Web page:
Seeing Through God's Eyes

Apparently my perspective about my Brazilian permanent resident status is distinctively my own. In an unceremonious moment this summer, my Brazilian resident ID card is scheduled to expire. My viewpoint is that not only is it in Brazil’s economic interest for them to extend my permanent visa indefinitely, but I want to maintain the flexibility of being able to visit or immigrate to Brazil at will.
Brazil’s perception is different. If I am not living in Brazil when my ID card expires, the relationship is terminated regardless of what I might think. When it comes to governments and individuals, the nation unilaterally determines its policies toward foreigners.
When it comes to having a relationship with God, the crux of the matter revolves around who God perceives as his own, not the audacious claims we might make. Scripture reveals God unilaterally and consistently employing his same principle for determining whom he claims as his own.
God viewed Abram and his descendants as belonging to him because through his mercy he had chosen them by promising to Abram: “I will establish my covenant … to be your God and the God of your descendants after you.”/1 Later, recalling the covenant God had extended by grace to Israel on Mt. Sinai as well as its renewal on the eastern bank of the Jordan River, the prophet Ezekiel announced God’s perspective toward Israel: “I gave you my solemn oath and entered into a covenant with you, and you became mine.”/2 Similarly, speaking through Jeremiah, God reminded Israel that in order for him to perceive them as his people required her to fulfill the conditions of the covenant./3 Looking forward to the future from that prophetic stance, God similarly foretold of a new covenant through which he would promise: “I will be their God and they will be my people. … I will forgive their wickedness and will remember their sins no more.”/4 Jesus was fully aware his death would establish this new covenant./5 In his death Jesus created God’s new covenant making it possible for all the peoples of the world to belong to God and to be saved./6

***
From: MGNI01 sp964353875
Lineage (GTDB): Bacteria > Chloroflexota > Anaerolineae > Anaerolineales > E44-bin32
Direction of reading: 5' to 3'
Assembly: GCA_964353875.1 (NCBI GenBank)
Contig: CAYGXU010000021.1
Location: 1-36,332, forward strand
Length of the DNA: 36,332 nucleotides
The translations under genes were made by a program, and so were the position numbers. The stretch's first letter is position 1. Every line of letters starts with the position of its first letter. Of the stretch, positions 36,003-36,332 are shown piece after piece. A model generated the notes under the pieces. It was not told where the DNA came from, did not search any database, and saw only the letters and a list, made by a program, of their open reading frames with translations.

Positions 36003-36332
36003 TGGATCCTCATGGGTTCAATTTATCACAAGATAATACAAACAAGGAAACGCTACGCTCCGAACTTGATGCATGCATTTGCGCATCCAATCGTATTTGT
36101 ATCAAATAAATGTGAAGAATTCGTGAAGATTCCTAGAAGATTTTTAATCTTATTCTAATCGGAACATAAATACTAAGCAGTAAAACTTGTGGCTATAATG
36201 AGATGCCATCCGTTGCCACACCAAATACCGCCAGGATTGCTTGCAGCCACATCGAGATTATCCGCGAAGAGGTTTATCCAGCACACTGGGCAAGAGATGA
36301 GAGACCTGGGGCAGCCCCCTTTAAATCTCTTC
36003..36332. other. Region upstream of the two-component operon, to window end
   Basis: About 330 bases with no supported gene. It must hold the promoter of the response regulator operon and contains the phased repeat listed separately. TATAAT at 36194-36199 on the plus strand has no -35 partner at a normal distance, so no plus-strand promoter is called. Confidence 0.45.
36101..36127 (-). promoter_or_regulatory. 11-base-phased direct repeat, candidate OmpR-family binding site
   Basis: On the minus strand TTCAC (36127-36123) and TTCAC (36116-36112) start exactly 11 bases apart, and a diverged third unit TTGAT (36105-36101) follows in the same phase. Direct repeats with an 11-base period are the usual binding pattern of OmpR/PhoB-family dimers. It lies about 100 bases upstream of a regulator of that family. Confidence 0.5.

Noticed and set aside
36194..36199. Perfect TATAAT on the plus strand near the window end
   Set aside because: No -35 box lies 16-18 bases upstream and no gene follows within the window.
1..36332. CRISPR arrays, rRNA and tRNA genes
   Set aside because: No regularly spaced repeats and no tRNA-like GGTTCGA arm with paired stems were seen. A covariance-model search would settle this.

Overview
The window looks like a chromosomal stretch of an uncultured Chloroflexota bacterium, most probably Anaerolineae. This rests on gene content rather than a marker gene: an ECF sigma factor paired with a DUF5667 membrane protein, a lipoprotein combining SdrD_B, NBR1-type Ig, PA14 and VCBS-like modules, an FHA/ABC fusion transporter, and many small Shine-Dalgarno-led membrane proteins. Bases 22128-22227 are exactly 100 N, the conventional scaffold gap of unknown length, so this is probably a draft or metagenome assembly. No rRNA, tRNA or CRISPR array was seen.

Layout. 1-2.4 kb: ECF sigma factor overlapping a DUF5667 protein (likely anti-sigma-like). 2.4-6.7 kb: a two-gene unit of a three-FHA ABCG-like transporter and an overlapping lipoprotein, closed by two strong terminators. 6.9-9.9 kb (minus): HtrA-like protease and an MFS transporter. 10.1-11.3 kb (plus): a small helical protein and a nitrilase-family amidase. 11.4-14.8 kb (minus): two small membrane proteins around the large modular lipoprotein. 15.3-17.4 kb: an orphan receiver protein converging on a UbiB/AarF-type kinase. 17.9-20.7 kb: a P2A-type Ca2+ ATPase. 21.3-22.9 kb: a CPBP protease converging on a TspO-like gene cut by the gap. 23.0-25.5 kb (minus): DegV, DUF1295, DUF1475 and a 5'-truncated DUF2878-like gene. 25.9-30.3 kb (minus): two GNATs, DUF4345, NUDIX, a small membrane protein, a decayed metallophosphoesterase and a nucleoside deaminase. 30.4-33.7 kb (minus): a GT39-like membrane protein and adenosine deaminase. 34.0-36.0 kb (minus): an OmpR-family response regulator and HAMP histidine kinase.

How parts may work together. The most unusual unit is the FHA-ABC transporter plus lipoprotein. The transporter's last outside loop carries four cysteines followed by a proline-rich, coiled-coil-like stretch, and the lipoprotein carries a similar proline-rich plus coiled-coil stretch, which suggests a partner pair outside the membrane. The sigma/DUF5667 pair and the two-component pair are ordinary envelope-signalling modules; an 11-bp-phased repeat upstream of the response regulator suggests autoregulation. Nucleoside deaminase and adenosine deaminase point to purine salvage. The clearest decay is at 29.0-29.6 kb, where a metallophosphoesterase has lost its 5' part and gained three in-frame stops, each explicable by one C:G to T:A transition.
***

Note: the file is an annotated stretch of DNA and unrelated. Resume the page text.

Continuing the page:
When the Bible is scoured asking the question, “who does God recognize as belonging to him,” the biblical framework of covenant clearly and cleanly arises out of the text. For us to avoid theologically misconstruing who God recognizes as his own, the discussion must be grounded upon God’s call to humanity through covenant. Whatever principles might be involved in becoming a child of God today are totally dependent upon this larger framework of covenant.
Our task involves understanding and responding to the covenant God offers to us through Christ. It is not our place to determine or define the principles by which God chooses to save us.
(Part 2 in a series)
1/ Genesis 17:7
2/ Ezekiel 16:8; Exodus 19:5,6; Deuteronomy 29:12,13
3/ Jeremiah 11:3,4
4/ Jeremiah 31:31,33,34
5/ Matthew 26:28
6/ Hebrews 9:15 (8:8-12); Ephesians 2:12-13

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